November 24, 2020

Utah attempts to improve number of college graduates

Commissioner Richard E. Kendell of the Utah State Board of Regents stated at the summer board meeting in Ogden, that the United States no longer leads the world in higher education graduation rates . He said that this information should be a call to action from the higher education community. Utah is ranked 32nd in the nation for graduates at a baccalaureate level.
The minutes of the meeting quoted Kendell as discussing global issues as well as local issues. In order to improve the level of education within the state, higher education needs to connect with K-12 in a more significant way by agreeing on a set of expectations for access and success.
He noted that high school graduation requirements, such as math requirements, correlate directly with completing college degrees. He believed that encouraging young people to go to college should be the joint responsibility of the Utah System of Higher Education, the State Board of Education, parents, and cultural and religious organizations in the community.
Kendell stated, that more data will be required to complete this process. It will help answer questions relating to the correlation between concurrent enrollment and graduation rates. He noted that public education has developed a common numbering system to gauge success.
A K-16 task force would be helpful in identifying necessary improvements within the education system at all levels. He said an assertive agenda about improving education in the state needs to be adopted.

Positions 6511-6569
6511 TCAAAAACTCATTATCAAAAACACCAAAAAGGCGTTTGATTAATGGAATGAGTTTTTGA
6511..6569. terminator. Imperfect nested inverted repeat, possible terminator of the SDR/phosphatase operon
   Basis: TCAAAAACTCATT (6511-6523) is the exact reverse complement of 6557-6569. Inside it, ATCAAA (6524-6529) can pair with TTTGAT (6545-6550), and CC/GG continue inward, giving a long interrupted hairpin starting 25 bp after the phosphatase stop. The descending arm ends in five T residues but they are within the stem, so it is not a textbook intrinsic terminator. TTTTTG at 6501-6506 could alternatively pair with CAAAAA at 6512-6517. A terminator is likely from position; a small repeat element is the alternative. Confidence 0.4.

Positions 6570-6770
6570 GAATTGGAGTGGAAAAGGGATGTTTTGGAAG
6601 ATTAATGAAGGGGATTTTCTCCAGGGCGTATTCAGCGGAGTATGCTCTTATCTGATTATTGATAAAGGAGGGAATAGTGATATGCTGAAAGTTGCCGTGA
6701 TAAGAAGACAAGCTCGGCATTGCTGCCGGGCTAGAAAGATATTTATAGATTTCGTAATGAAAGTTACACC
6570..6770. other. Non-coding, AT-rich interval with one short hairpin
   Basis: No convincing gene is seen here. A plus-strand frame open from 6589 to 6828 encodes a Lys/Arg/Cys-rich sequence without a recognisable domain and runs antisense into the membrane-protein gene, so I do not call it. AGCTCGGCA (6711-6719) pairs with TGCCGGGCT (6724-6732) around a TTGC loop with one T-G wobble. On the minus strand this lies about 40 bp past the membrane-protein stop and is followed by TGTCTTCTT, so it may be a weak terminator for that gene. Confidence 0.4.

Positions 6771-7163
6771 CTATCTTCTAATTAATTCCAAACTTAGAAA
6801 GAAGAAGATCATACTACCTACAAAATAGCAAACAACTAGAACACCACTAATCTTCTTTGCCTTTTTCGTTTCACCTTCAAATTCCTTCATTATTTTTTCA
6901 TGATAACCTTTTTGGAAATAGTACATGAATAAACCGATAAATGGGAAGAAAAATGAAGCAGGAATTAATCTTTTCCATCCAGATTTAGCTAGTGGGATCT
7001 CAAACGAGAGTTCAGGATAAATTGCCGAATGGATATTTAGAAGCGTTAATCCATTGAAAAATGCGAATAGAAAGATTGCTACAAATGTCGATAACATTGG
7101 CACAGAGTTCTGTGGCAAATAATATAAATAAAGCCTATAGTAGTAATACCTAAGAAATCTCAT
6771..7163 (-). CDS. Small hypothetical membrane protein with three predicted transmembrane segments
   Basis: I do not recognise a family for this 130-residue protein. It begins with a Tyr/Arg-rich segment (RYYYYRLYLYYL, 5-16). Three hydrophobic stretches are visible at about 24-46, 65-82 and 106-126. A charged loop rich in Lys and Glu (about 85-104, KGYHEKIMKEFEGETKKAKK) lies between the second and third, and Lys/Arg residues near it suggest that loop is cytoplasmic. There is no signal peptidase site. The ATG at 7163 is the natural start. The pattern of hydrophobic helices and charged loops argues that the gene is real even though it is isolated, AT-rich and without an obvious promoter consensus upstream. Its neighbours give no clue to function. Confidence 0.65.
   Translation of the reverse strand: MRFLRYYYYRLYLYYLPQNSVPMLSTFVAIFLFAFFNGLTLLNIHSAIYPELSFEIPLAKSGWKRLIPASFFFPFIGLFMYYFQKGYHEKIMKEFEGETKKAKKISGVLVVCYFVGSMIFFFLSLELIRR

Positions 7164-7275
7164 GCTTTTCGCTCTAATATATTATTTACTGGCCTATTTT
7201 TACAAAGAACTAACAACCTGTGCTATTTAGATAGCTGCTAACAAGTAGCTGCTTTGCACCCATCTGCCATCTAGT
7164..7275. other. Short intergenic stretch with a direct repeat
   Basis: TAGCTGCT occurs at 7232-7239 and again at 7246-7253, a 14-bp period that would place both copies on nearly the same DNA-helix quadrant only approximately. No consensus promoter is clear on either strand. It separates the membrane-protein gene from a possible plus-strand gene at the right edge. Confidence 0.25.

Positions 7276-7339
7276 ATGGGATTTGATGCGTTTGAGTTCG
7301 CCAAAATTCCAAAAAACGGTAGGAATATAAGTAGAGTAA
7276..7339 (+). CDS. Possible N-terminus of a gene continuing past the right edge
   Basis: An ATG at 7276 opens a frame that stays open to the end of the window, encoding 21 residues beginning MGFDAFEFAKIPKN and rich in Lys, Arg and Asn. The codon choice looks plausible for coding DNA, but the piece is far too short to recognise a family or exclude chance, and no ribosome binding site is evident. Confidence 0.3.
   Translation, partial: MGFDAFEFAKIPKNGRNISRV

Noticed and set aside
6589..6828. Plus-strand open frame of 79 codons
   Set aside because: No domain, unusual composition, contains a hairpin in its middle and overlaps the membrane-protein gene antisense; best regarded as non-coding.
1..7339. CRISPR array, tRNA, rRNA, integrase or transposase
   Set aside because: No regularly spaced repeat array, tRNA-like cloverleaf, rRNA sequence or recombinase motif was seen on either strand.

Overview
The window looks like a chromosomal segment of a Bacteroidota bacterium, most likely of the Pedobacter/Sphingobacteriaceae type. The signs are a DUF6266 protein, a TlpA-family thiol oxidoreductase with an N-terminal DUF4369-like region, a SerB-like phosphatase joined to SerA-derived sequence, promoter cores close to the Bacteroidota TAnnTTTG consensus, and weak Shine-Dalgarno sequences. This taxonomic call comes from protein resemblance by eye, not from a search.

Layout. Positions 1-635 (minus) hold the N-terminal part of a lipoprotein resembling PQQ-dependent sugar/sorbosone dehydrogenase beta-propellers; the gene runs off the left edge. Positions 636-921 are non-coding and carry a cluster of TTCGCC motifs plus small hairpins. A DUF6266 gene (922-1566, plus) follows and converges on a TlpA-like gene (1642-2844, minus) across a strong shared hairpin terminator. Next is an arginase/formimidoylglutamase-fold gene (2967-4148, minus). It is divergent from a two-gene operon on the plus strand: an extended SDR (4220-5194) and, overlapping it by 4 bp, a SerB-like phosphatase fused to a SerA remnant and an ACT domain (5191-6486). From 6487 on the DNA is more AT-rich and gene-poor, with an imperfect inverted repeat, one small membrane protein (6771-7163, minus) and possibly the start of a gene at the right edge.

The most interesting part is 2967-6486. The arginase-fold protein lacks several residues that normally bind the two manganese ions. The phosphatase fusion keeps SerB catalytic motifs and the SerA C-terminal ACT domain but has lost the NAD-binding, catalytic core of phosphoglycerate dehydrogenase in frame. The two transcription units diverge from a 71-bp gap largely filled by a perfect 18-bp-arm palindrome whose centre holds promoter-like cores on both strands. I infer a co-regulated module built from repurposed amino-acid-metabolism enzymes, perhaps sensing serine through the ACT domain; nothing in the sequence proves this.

President Ryan L. Thomas stated that to begin this type of analysis, uniform data collection will be necessary. He noted that a systematic way of collecting retention and graduation rates should be considered, particularly when referring to transfer students.
Regent James S. Jardine noted that in order to be successful, good data and a way to measure improvement will be necessary.
Utah Valley State College President William A. Sederburg said enrollment growth should be considered, as well higher education’s role in economic development needs. This is a time to think outside of the box in terms of innovation and creative partnerships with industry. The regents and presidents agreed that innovative distance education should be explored, also.
Southern Utah State College President Steven D. Bennion recommended that faculty retention, salaries and inflating operating & maintenance costs be considered. He suggested that the institutional research component be considered as well.
The regents and presidents discussed counseling tools. Commissioner Kendell noted an increase of student advisors at UVSC to improve tracking and retention. He pointed out that remedial education studies will be important to the success of developmental education. A study of the delivery and effectiveness of remedial education may help determine the direction of higher education.
Commissioner Kendell discussed the graduation rates of minority and disadvantaged students and said finding more effective ways to make financial aid available is imperative.
Regent Chair Nolan Karras recommended that the types of programs offered be considered. Educating students regarding career paths and available options for employment is necessary to this process.
The regents and presidents agreed that one plan, rather than varying plans at each institution, be adopted. It can be a unified statement if it is programmatic, not regulatory. The plan will include all 10 institutions and cover all degrees or certificates to postgraduate education. They agreed that presenting overall initiatives to the legislature is helpful.
Commissioner Kendell reviewed the three pieces of the proposal: economic development, finance and K-16 collaboration.
Chair Karras concluded by stressing the importance of support from the community, religious leaders, and trustees.

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